Friday, March 18, 2005

Categories of toys

I’ve been thinking more about categories, specifically categories of toys. Greg and I have always had a bit of tension over categories. I would always want to have one drawer for one kind of thing, another drawer for another, etc. He never seemed very enthusiastic about this idea and I just didn't get why. Now I see that he just doesn't see it as necessary.

We were talking about toys and I was saying how surprised I was by the categories of toys we have. I asked him it he thought it was surprising too. His simple answer: “I didn't think we'd have categories of toys.” No categories? I asked him what categories he had when he was growing up. "I don't think we had categories, we just threw everything into a box." Threw everything into a box? Lego and lincoln logs and tinker toys all in a box? "How did you play with them?” I asked. "I don't know,” he said, “we just did."

Now it made sense why he didn't like to clean up the toy room by putting things into specific boxes. From his point of view, this was just too much effort for something that was just going to get mixed up again. Wow, I had never thought about it that way.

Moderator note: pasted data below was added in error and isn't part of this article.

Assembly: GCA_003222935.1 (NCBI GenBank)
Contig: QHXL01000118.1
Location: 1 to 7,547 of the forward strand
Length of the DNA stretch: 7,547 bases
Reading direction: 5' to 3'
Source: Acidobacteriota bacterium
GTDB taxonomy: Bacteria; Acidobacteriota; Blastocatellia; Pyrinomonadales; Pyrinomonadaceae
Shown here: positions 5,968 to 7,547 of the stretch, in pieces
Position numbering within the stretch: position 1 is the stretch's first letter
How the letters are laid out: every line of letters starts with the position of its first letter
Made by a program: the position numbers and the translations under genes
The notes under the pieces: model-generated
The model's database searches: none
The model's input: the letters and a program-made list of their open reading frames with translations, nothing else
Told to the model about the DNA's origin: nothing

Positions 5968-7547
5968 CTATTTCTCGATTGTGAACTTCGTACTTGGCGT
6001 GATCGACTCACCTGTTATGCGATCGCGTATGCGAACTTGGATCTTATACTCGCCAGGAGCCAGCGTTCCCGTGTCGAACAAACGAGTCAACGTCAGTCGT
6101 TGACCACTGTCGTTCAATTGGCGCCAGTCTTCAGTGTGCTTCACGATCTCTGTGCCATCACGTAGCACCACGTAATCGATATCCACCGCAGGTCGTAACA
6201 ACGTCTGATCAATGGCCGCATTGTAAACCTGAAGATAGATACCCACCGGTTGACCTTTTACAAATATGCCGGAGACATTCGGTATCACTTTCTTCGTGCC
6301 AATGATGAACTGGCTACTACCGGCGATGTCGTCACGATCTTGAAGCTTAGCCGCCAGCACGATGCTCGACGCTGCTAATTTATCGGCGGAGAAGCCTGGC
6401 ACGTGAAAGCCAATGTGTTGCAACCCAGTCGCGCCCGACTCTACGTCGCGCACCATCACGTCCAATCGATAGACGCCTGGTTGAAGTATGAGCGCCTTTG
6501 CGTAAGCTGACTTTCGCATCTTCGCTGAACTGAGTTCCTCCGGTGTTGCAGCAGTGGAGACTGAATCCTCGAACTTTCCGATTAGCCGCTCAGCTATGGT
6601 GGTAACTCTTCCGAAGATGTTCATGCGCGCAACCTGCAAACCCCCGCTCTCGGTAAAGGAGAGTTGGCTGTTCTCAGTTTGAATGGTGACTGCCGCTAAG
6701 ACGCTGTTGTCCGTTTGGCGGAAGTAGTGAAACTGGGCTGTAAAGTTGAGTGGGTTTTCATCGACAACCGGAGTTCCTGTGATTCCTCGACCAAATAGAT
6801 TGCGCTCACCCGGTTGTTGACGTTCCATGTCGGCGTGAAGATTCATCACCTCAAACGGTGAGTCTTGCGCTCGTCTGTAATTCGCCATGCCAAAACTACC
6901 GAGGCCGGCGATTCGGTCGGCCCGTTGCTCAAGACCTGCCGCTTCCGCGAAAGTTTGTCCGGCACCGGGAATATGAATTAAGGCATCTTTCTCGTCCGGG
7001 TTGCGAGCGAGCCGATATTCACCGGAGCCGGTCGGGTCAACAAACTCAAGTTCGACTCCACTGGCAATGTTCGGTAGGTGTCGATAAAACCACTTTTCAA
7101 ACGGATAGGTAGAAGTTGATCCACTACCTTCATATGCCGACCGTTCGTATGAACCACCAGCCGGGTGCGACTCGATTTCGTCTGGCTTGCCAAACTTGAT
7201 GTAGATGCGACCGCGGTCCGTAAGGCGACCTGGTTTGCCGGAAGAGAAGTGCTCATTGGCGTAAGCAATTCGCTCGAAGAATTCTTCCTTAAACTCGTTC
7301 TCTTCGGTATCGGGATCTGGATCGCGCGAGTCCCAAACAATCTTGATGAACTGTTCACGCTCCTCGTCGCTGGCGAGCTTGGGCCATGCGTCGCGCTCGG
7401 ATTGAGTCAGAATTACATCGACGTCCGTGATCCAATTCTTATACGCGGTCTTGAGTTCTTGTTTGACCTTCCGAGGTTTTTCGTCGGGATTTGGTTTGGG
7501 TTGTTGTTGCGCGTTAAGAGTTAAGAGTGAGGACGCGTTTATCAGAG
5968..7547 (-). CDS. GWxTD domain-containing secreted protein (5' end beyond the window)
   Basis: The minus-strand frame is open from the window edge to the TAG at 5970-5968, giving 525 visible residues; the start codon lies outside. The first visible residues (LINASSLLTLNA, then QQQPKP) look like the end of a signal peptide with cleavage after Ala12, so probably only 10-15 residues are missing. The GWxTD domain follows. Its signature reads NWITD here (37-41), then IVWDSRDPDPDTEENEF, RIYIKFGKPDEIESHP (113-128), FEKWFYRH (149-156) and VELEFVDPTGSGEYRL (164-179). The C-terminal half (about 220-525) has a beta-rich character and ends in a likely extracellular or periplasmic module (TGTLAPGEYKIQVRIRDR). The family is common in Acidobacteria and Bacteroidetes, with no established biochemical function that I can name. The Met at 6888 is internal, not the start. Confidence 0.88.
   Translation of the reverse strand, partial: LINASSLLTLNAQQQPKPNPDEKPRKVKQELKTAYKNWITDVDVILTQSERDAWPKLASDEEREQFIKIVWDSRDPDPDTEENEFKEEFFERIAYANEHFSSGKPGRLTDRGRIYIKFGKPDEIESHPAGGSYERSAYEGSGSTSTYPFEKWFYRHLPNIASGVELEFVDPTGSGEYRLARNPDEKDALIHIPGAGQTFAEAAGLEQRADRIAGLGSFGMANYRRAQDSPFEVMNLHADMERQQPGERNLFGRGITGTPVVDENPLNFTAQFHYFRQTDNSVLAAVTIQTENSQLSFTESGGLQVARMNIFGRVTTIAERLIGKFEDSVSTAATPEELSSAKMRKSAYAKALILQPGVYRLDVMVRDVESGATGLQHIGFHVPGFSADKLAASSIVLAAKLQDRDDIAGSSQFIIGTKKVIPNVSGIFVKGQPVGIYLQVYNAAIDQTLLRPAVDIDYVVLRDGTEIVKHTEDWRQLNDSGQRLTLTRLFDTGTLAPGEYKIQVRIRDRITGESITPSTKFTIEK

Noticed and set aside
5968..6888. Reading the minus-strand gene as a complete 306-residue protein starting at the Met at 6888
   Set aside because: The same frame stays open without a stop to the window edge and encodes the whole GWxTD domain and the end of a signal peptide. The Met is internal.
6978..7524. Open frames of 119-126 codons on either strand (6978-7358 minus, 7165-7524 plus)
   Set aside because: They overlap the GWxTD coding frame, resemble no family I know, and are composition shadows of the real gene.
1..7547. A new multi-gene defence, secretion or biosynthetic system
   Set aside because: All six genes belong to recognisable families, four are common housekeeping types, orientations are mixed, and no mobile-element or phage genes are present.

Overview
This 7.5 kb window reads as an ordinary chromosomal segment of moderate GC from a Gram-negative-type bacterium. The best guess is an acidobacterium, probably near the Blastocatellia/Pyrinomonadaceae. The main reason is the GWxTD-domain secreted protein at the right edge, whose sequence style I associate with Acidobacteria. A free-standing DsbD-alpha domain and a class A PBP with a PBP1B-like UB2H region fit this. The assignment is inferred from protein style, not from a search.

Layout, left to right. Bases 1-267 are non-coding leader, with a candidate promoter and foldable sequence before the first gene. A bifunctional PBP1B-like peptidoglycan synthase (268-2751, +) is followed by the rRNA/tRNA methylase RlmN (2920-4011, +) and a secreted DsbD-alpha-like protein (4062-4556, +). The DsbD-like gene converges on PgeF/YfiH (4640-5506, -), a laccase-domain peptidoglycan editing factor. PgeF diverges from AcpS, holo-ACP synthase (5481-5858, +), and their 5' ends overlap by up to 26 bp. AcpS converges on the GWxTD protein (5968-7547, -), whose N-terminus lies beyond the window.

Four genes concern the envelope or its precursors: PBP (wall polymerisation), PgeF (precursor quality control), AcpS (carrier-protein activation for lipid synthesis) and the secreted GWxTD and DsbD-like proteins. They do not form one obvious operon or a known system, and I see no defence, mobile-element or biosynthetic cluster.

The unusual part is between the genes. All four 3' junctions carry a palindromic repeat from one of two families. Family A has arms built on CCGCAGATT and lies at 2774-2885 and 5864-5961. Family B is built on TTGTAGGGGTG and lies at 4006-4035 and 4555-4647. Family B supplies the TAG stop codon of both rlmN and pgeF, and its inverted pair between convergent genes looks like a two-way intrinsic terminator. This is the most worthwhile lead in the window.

But, I also think that it is easier and more fun to play with toys when they are somewhat organized and we have just way too many toys to simply throw them all in a box. And, in any case, we have organized them, and kids helped.

So, I thought I would have children who would have toys that fell into categories something like this:

Play food
Play dishes
Stuffed animals

You know, the basic, wholesome categories of archetypical toys. Wrong. First, I have only boys, which is like a different universe, and second, they had different ideas.

Here are some the labels that we have on our drawers:

Action figures
Digimon and Pokemon
Myth and magic

Okay, so there is also one for "Wooden cars and trucks" and one for "Nature" that has sticks and stones and shells and pinecones. These two are of the pure and classic sort that I had fantasized about. Ah well, you can’t win all the time. Parenthood is all about letting go.

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